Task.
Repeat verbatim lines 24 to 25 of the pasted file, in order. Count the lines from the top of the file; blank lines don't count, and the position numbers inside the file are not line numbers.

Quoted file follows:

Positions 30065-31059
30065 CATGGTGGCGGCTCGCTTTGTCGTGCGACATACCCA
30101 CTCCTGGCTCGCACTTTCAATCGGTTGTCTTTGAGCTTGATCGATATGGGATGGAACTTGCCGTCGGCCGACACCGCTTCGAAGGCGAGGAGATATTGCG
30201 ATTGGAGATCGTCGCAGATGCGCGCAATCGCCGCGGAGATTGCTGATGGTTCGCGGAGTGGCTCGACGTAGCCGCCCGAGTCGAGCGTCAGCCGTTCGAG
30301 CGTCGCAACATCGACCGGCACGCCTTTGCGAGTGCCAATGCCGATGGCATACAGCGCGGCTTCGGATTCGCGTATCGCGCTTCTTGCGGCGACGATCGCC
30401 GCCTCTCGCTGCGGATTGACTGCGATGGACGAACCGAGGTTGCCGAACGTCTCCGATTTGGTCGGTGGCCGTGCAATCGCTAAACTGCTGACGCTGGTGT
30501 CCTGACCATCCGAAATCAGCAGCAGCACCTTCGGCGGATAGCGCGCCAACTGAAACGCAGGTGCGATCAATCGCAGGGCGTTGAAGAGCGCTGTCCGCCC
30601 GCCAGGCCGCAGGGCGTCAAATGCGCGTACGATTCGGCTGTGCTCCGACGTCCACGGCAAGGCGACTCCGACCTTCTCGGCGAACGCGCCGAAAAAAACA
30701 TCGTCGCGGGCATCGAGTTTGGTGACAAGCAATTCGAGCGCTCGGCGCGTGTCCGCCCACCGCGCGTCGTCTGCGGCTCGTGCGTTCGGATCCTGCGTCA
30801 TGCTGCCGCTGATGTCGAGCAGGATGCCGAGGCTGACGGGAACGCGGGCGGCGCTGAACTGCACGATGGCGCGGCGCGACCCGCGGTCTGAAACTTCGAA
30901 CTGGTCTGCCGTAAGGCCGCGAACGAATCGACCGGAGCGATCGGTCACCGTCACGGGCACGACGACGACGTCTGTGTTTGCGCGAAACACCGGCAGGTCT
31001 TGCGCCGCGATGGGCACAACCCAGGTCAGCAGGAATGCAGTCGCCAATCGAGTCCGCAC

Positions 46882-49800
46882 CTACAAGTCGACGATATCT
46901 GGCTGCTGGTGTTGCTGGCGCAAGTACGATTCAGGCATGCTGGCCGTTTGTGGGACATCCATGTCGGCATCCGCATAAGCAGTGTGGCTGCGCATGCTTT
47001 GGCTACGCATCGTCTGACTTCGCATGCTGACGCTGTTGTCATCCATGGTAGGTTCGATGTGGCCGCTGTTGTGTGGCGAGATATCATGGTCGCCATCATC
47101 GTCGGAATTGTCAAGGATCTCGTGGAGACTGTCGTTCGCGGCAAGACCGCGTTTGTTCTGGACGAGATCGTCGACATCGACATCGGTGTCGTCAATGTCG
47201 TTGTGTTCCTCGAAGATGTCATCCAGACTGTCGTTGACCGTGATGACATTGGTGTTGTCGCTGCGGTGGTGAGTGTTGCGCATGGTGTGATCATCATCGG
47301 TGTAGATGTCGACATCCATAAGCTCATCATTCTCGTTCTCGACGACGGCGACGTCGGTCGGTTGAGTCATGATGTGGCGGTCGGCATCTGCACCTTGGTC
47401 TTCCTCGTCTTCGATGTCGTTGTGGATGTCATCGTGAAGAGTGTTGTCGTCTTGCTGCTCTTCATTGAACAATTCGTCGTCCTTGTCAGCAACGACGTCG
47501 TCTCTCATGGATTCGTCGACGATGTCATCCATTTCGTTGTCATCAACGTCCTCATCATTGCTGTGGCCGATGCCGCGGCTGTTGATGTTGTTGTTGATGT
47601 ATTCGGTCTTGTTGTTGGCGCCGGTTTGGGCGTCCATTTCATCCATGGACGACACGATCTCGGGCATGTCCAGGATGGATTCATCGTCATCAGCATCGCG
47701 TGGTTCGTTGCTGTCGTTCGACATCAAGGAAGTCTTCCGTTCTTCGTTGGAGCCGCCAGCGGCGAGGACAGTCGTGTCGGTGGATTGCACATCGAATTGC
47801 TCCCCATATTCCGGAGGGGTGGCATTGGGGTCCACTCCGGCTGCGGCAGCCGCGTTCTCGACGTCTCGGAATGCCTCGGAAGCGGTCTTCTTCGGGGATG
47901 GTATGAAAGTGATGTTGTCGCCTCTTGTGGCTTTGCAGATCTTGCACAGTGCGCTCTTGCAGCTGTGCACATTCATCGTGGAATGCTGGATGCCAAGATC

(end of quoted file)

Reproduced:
47801 TCCCCATATTCCGGAGGGGTGGCATTGGGGTCCACTCCGGCTGCGGCAGCCGCGTTCTCGACGTCTCGGAATGCCTCGGAAGCGGTCTTCTTCGGGGATG
47901 GTATGAAAGTGATGTTGTCGCCTCTTGTGGCTTTGCAGATCTTGCACAGTGCGCTCTTGCAGCTGTGCACATTCATCGTGGAATGCTGGATGCCAAGATC